“We purchased Blue Bird buses and Thomas Dennis buses and I had Dupont Trolley of Quebec city put a false copula on top of the bus.” He describes further, “We put a brand new trolley front, trolley back and I painted them yellow over blue and cream over blue and cream over red and all different colors so I’ve got this trolley look in the city of Charlottetown.
“We just thought it was so unique for our streetscape in Charlottetown. Rather than having 40-foot transit buses, to have our 30-foot bus. Smaller, cuter one could say, and with the trolley look it was a hit.” He adds, “Not only with the residents, but it was a hit in our first summer of operations with the tourists. They all wanted to jump on the trolley.”
It is more than simply the vehicles appearance, of course, it has taken a well-thought-out marketing plan. Cassidy comments, “It is so hard for people to give up their vehicles and in transit, your biggest challenge would be marketing.” He says it requires daily education. “The education that we are a very quick, affordable service for your transportation needs, whether you’re a student, whether you are going shopping or whether you’re a working commuter. Transit can provide a very good, reliable service.” He adds, “Leave your vehicles at home or sell them.”
A Little Friendly Competition
When asked what he attributes the ridership success to, Cassidy starts with, “We have good routes.” But then he goes on to explain several marketing initiatives done at Charlottetown Transit to get people on board. One program targeted a local school’s band class.
“We’ve gone to the junior high’s music program and they are always trying to raise money for their band and their music trips,” he explains. “We had an incentive.” The band class would meet every Monday at seven o’clock and Charlottetown Transit System had a route going to the school, through a residential area where many students lived.
“If you could get 40 students on the bus, I will give you $100 and the next Monday, get 41 or better on; I will give you another hundred. The next Monday, if you get 42 or better, up another hundred up to $500,” he says. “With an incentive going, you know what? We packed the students on.” He adds, “We treated it as a competition and it was just terrific how that can raise your profile and raise your ridership.”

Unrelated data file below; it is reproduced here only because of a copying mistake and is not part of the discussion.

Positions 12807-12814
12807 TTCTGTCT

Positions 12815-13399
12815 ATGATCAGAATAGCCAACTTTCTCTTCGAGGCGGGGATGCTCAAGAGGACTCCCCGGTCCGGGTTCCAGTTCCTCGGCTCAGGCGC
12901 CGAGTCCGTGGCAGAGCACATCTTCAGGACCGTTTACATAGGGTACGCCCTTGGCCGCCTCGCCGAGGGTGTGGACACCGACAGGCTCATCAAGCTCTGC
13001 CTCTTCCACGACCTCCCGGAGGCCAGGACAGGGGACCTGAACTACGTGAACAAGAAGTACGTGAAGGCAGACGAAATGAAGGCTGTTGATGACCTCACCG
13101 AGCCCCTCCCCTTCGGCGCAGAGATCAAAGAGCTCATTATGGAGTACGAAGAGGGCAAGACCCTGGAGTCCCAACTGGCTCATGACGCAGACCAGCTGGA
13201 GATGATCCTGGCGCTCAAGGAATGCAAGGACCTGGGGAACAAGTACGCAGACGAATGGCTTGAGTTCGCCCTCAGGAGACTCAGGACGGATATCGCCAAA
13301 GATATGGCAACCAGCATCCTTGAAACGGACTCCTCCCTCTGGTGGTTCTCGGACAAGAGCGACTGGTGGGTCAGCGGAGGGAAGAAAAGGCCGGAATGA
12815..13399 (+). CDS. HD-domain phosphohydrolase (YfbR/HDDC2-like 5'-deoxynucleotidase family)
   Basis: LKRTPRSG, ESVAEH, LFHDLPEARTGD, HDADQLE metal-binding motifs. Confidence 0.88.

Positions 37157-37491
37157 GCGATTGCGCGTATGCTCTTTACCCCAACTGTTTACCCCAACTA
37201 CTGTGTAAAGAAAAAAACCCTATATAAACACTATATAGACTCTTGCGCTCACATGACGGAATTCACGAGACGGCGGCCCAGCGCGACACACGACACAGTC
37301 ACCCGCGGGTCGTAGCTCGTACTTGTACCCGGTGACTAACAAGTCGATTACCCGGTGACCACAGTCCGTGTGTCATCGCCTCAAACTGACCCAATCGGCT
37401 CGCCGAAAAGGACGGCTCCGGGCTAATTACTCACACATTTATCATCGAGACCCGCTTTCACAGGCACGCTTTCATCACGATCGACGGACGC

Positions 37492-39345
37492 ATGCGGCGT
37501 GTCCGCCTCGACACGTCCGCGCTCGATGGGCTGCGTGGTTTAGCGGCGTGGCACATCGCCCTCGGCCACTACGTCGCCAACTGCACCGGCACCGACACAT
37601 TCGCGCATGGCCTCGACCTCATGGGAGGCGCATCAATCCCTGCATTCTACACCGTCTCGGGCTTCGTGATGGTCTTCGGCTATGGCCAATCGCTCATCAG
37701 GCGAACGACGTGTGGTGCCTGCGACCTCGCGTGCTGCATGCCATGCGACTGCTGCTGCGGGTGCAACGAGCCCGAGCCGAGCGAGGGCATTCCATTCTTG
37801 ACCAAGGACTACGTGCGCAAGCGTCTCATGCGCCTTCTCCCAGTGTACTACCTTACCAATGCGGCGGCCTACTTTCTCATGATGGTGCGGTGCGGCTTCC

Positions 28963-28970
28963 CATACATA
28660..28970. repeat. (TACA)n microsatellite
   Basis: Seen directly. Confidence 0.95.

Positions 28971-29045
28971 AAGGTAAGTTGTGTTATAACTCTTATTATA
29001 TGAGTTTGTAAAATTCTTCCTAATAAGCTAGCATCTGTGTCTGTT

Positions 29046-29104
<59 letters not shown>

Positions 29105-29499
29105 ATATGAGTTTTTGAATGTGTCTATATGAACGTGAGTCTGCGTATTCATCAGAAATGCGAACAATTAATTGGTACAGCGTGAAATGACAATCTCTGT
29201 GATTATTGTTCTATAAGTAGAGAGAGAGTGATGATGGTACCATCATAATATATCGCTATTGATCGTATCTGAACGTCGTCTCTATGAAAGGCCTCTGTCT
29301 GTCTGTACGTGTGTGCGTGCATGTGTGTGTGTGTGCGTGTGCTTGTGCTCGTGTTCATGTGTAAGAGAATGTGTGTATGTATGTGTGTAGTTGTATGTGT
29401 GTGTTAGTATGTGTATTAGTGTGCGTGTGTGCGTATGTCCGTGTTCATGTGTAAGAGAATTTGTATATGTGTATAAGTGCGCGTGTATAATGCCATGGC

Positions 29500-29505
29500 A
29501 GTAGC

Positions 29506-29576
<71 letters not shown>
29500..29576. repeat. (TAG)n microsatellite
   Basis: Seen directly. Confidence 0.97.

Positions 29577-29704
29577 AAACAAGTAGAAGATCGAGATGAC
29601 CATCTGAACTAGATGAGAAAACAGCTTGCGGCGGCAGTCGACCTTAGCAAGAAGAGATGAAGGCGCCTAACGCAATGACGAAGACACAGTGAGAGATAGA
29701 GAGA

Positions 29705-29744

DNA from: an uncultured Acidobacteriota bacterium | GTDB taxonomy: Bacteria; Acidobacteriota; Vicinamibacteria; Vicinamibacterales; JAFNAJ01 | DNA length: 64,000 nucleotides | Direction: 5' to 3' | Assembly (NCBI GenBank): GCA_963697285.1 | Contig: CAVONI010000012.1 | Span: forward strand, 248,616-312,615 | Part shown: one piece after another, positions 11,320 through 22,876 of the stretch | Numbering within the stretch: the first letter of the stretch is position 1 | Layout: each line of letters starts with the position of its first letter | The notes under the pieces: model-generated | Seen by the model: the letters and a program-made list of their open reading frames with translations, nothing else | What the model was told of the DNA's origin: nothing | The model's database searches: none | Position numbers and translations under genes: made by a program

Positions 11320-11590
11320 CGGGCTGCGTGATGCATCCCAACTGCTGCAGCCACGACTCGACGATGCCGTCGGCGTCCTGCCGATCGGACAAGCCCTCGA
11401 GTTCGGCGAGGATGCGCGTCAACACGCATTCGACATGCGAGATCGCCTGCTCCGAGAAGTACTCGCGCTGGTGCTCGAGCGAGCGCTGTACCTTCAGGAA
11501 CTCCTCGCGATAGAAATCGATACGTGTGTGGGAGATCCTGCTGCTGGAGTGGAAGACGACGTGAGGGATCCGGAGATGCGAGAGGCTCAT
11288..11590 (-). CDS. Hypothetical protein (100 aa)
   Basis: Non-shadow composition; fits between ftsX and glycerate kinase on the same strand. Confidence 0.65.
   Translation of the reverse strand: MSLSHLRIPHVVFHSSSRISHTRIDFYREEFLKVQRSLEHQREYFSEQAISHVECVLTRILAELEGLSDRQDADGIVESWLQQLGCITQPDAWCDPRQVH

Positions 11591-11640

One program they are looking at for the fall is “TTT.”
“Take the Trolleys Tuesdays,” Cassidy says. “You have your casual Friday dress; we stole that from the casual Fridays. We have TTT — Take the Trolleys Tuesdays.
“We’re going to go out to the telephone company and we’re going to say, ‘All right, there is the electric company and the telephone company, we think the telephone company can get more employees on the trolley for Tuesday next week than the electric company could and we are going to have a competition.’” He continues, “We’re going to start to get this competition, to get people to take the trolley and to say if you don’t want to take the trolley five days a week, just do a little.” He adds, “We could have buttons made up, TTT buttons — Take the Trolleys Tuesday — just like casual days.”
Providing for Private and Public
Cassidy attributes the success of running Charlottetown Transit System from the standpoint of a private operator, “The entrepreneurial nature that we are bringing.” He pauses a moment, and relates a story that illustrates this. “I can remember, oh my goodness, that first day we were going to start our route.” He continues, “On September 30, oh my, it might have been six o’clock in the evening, and I looked across. We were coming in this mall area where the route was. My entrepreneurship class at the university was selling hot dogs as a fundraiser and I told the bus driver to stop.
“I had two ladies and two children on board and I asked, ‘Would you like a hot dog?’ And they looked at me, they said, ‘We would love to have a hot dog.’ I asked, ‘What would you like on it?’
“I had the bus driver stop and I got six hot dogs — four for my customers, one for my driver and one for myself.” He asks, “Do you know what? Those ladies never forgot that.” He reiterates, “It’s that down-home style of marketing and entrepreneurism to make sure you drive your ridership.”
Of transit, Cassidy stresses, “The transit system is heavy, heavy in maintenance. Maintenance has to be a top priority.” He says, “Customer service for the drivers is very, very important, but reliable equipment that can go out of our terminal each and every morning at 6:30 is paramount and the only way you can have that is with a good maintenance program.” He adds, “Thank goodness I could rely on my maintenance program of the motorcoaches. I would hate to ever start this business just as transit, brand new.”
He quickly adds, “And understanding transportation, understanding logistics, understanding the customer is No. 1 and how important customer service is, that’s what you can bring from the motorcoach business.” He says, “Motorcoach is reliable, modern equipment with good customer service.”
He maintains that transportation is like any other business venture. “You have to be passionate, you have to believe in your dream and even though there are naysayers no matter what you do, you have to stay positive and you have to make sure your staff is positive.”
“It’s one customer at a time and you have to get so excited if you get one new customer because guess what? We’re going to get a new customer again tomorrow and we’re going to build the business.”
More Related Information:
Archived Article: Manager’s Forum — Community Involvement
Archived Article: Marketing Transit